Industry Safety Assurances Unwise

Wireless Devices, Wireless Radiation Protection

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EM field meter

November 28, 2011

Sage Associates recently published “An Assessment of the EPRI Technical Report An Investigation of Radiofrequency Fields Associated With the Itron Smart Meter – Richard Tell Associates, Inc., December, 2010 by Sage Associates, November 11, 2011″

The Electric Power Research Institute (EPRI) commissioned a report by Richard Tell Associates Inc. that has assessed radiofrequency (RF) emissions from an Itron ‘smart meter’. The Itron meter is being installed in California by two electric utilities (SCE and SDG&E) and is similar to others being installed by other utilities. EPRI bases its report primarily on field measurements at the Itron meter test farms in southern California and South Carolina, two homes in Downey, CA, a drive-around street test in Downey, CA, and test results from two utilities.

The EPRI report concludes that no violations of current FCC public safety limits are predicted to occur. However, our analysis shows that this conclusion is unsupported and in error, according to the FCC OET Bulletin 65 rules for predicting public exposures.

The EPRI report does not address compliance of multiple meters, at 100% duty cycle (which is required under FCC OET 65 formulas), and our calculations show violations at 60% reflection factor (the lowest level the FCC regulations specify). Multiple meters will also violate FCC OET 65 public safety limits for calculations using 50% to 100% duty cycle at 100% reflection factor, which are reasonable, worst-case assumptions.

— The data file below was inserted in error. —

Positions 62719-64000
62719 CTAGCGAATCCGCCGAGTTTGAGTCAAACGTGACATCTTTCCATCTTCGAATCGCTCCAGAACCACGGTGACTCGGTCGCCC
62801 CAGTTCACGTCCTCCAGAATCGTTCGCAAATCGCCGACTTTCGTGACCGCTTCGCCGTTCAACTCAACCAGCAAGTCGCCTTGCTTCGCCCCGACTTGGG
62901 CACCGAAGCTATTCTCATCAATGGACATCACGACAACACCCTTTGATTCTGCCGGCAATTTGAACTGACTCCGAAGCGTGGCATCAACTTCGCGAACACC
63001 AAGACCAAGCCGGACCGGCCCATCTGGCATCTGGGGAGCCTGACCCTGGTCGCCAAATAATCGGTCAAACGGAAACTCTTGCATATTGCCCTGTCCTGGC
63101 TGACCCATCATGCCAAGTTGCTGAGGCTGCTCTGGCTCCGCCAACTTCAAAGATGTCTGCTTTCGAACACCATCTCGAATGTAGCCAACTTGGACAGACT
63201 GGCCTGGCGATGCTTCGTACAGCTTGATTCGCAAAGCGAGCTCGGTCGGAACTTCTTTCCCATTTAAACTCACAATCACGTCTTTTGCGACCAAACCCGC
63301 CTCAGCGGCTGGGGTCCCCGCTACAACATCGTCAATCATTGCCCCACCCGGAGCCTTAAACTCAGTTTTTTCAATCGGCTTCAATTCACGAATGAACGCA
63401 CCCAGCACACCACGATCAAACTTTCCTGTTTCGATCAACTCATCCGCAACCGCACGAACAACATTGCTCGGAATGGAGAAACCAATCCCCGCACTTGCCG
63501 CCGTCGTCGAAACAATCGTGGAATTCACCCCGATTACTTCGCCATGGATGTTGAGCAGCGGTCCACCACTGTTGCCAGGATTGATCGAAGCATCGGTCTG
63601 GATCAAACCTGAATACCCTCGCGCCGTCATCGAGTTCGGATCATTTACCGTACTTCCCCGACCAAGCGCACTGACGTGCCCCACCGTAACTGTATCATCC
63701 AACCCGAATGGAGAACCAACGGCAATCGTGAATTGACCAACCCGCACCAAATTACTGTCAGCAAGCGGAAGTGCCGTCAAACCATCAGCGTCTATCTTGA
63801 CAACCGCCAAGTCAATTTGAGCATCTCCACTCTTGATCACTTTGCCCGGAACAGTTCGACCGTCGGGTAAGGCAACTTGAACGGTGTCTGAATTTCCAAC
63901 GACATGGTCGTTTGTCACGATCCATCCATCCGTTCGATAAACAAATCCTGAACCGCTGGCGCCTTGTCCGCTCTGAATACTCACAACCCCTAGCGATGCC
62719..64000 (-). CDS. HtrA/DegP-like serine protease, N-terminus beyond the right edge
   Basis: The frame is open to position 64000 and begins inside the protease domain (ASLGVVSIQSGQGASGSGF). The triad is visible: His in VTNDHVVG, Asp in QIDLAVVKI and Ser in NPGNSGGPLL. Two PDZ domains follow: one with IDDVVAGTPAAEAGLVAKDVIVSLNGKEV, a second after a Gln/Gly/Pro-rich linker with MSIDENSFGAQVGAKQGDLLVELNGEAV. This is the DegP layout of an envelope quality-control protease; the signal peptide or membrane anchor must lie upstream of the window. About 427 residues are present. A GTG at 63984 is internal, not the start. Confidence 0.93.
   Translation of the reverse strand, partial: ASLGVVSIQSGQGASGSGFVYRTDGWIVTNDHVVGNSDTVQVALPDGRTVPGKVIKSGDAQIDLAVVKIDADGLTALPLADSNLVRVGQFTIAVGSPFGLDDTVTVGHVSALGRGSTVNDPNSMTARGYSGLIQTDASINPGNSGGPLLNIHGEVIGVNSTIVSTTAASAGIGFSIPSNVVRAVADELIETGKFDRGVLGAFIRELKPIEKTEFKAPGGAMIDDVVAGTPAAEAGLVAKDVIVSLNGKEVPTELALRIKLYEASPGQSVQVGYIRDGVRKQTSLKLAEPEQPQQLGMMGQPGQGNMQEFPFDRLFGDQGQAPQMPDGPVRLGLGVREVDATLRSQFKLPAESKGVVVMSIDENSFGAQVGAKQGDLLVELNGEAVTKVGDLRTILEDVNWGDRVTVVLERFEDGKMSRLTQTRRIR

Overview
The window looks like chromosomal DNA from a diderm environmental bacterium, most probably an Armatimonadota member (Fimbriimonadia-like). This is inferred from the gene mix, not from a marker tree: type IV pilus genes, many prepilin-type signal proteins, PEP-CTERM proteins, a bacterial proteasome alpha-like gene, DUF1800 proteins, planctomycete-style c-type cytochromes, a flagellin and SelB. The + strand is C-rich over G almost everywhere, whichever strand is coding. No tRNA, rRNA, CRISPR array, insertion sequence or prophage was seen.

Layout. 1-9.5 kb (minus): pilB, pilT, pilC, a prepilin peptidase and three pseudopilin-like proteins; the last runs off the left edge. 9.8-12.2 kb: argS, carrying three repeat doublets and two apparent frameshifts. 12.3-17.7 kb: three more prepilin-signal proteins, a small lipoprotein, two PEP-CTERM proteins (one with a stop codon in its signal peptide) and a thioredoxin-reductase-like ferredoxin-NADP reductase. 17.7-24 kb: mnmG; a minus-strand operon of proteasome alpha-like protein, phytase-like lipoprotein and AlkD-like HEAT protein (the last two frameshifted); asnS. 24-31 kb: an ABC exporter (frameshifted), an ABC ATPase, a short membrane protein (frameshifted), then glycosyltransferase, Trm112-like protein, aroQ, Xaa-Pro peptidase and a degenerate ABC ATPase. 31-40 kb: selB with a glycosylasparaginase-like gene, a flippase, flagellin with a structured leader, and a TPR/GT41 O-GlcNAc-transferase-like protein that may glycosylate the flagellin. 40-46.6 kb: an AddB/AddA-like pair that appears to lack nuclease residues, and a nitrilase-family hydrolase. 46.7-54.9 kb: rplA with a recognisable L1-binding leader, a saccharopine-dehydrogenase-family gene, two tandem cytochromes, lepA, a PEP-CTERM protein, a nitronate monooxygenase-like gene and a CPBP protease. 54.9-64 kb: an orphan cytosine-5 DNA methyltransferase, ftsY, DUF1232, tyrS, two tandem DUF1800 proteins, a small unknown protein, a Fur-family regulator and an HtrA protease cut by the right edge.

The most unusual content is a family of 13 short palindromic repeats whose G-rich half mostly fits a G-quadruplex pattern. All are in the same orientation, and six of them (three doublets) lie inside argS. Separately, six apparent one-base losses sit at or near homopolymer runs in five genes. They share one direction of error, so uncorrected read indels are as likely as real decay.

The EPRI report provides a generic, best-case assessment of RF emissions since it focuses on ‘typical’ meters rather than a broad range of conditions of location, installation and operation of Itron meters under real-world conditions. It does not provide a reasonable, worst-case analysis, nor take into account the way in which utilities are actually locating meters in neighborhoods, nor address that the public cannot be excluded from very close proximity to meters on their own homes.

The author says that only approximations of RF exposures for ‘typical’ meters, in ‘common’ installations applying to ‘common’ exposures of individuals, are ‘likely’ to comply with FCC exposure limits. This report ignores meters that are being installed outside these highly limiting parameters, where duty cycles may be far higher, installations within or very close to occupied spaces of a home, and where there may be less shielding and more reflection of building materials that amplify exposures rather than reduce them. Tell discusses many problems with predicting RF emissions and the need for long-term statistical monitoring of matured (read fully deployed and operational) smart meter networks across regions. He says this testing cannot be done today.

Utilities are hoping for the best, and deploying at full speed, regardless of the clear ‘between-the-lines’ warnings, from their own highly regarded expert.